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Missing in Action: How Military Families in Tortuous Limbo Galvanized a Movement

May 20, 2020 in History

By Jessica Pearce Rotondi

In the wake of the Vietnam War, families of military members who never returned from service banded together to demand an accounting.

“MIA” stands for missing in action, a term used to refer to members of the armed forces who have not returned from military service and whose whereabouts are unknown. Since ancient times, soldiers have gone to war and never returned, their fate unknown. In the wake of the Vietnam War, families of American MIAs began organizing to demand an accounting. The hunt continues. As of May 2020, 1,587 American service members were still missing in Southeast Asia.

How Many Americans Are Still Missing In Action?

The Defense POW/MIA Accounting Agency, the agency within the Department of Defense responsible for tracking down MIAs, reported in May 2020 that 81,900 Americans were still considered MIA: 72,598 from World War II, 7,580 from the Korean War, 1,587 from Vietnam, 126 from the Cold War, and six from conflicts since 1991. Advances in DNA technology, increased access to crash sites or battlegrounds in territory once hostile to Americans and ongoing international negotiations have helped bring more and more open cases to a close.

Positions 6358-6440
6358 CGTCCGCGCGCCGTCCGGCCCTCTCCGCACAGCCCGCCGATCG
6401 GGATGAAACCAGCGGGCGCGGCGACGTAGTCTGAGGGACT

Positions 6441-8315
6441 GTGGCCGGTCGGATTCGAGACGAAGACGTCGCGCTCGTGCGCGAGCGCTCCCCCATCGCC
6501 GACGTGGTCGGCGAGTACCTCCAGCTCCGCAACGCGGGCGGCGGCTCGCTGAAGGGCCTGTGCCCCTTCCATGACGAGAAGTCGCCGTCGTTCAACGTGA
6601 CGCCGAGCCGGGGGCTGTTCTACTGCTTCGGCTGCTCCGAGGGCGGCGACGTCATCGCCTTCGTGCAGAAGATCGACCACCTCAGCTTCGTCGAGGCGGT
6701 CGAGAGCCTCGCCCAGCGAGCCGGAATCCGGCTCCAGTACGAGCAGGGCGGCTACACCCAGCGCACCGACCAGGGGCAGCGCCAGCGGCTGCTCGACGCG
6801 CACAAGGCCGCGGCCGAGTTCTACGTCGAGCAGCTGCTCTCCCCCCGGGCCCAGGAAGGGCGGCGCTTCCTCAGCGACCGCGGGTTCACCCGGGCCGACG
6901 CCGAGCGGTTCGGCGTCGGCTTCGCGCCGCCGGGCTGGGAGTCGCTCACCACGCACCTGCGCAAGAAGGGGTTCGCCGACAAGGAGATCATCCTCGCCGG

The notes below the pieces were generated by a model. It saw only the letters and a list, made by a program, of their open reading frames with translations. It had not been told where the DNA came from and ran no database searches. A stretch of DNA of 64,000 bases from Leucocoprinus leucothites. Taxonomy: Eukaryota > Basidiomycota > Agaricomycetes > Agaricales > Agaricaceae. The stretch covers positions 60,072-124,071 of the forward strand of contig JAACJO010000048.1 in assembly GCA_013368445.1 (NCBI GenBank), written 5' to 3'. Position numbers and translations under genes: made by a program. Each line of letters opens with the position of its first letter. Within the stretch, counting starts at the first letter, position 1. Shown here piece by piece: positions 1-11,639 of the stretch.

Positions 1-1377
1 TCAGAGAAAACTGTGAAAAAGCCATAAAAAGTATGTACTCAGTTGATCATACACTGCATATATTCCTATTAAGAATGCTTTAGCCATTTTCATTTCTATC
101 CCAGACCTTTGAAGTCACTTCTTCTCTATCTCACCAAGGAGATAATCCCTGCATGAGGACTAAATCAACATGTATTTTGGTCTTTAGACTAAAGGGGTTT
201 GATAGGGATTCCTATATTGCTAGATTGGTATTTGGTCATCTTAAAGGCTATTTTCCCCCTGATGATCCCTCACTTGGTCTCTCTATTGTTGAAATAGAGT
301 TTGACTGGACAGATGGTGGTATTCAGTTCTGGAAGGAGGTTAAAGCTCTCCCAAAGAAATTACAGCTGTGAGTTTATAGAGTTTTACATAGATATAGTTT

Still, the issue of MIAs remains a controversial one, with accusations of government cover-ups continuing to foster distrust among families of the missing, particularly surrounding repatriation efforts in Korea and Vietnam.

Read More: Lost Tuskegee Airman’s Body May Have Been Found

Korean War MIAs

Members of the Army’s Old Guard carry the casket U.S. Army Cpl. Robert E. Meyers during a burial service at Arlington National Cemetery on October 26, 2015. Meyers, whose remains were identified due to advances in technology, was declared missing in action in December of 1950 after his unit was involved in combat operations near Sonchu, North Korea.

Because the Korean War never officially ended—no peace treaty was ever formally signed—the recovery of American remains is complicated. Ongoing tensions between the United States and North Korea further impede the process.

In Korea, advancing American forces buried their dead in temporary cemeteries, assuming they could go back and claim the bodies once the war was won, as they had in World War II. When victory in Korea did not materialize, access to these burial sites didn’t, either. Then there were the battles Americans lost that precluded the recording and burial of fallen American soldiers—like the Battle …read more